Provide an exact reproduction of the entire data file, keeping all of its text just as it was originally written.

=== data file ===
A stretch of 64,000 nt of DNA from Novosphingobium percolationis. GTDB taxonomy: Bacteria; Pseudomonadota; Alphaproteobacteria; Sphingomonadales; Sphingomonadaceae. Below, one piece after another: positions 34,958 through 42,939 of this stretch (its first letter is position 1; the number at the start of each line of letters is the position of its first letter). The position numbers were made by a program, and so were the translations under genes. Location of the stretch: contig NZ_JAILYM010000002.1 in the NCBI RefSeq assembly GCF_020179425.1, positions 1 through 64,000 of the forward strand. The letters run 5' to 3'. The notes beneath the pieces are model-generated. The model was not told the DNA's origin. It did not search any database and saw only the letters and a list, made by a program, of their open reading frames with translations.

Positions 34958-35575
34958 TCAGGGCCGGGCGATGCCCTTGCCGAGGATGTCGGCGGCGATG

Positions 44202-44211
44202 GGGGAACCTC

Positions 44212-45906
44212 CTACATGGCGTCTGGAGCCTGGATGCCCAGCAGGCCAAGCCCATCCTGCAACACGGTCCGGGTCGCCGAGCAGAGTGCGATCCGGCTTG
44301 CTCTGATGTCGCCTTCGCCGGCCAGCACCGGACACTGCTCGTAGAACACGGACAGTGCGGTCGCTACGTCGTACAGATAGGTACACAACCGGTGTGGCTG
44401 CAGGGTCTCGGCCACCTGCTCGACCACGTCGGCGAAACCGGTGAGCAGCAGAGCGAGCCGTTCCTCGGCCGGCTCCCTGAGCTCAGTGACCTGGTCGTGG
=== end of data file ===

A stretch of 64,000 nt of DNA from Novosphingobium percolationis. GTDB taxonomy: Bacteria; Pseudomonadota; Alphaproteobacteria; Sphingomonadales; Sphingomonadaceae. Below, one piece after another: positions 34,958 through 42,939 of this stretch (its first letter is position 1; the number at the start of each line of letters is the position of its first letter). The position numbers were made by a program, and so were the translations under genes. Location of the stretch: contig NZ_JAILYM010000002.1 in the NCBI RefSeq assembly GCF_020179425.1, positions 1 through 64,000 of the forward strand. The letters run 5' to 3'. The notes beneath the pieces are model-generated. The model was not told the DNA's origin. It did not search any database and saw only the letters and a list, made by a program, of their open reading frames with translations.

Positions 34958-35575
34958 TCAGGGCCGGGCGATGCCCTTGCCGAGGATGTCGGCGGCGATG

Positions 44202-44211
44202 GGGGAACCTC

Positions 44212-45906
44212 CTACATGGCGTCTGGAGCCTGGATGCCCAGCAGGCCAAGCCCATCCTGCAACACGGTCCGGGTCGCCGAGCAGAGTGCGATCCGGCTTG
44301 CTCTGATGTCGCCTTCGCCGGCCAGCACCGGACACTGCTCGTAGAACACGGACAGTGCGGTCGCTACGTCGTACAGATAGGTACACAACCGGTGTGGCTG
44401 CAGGGTCTCGGCCACCTGCTCGACCACGTCGGCGAAACCGGTGAGCAGCAGAGCGAGCCGTTCCTCGGCCGGCTCCCTGAGCTCAGTGACCTGGTCGTGG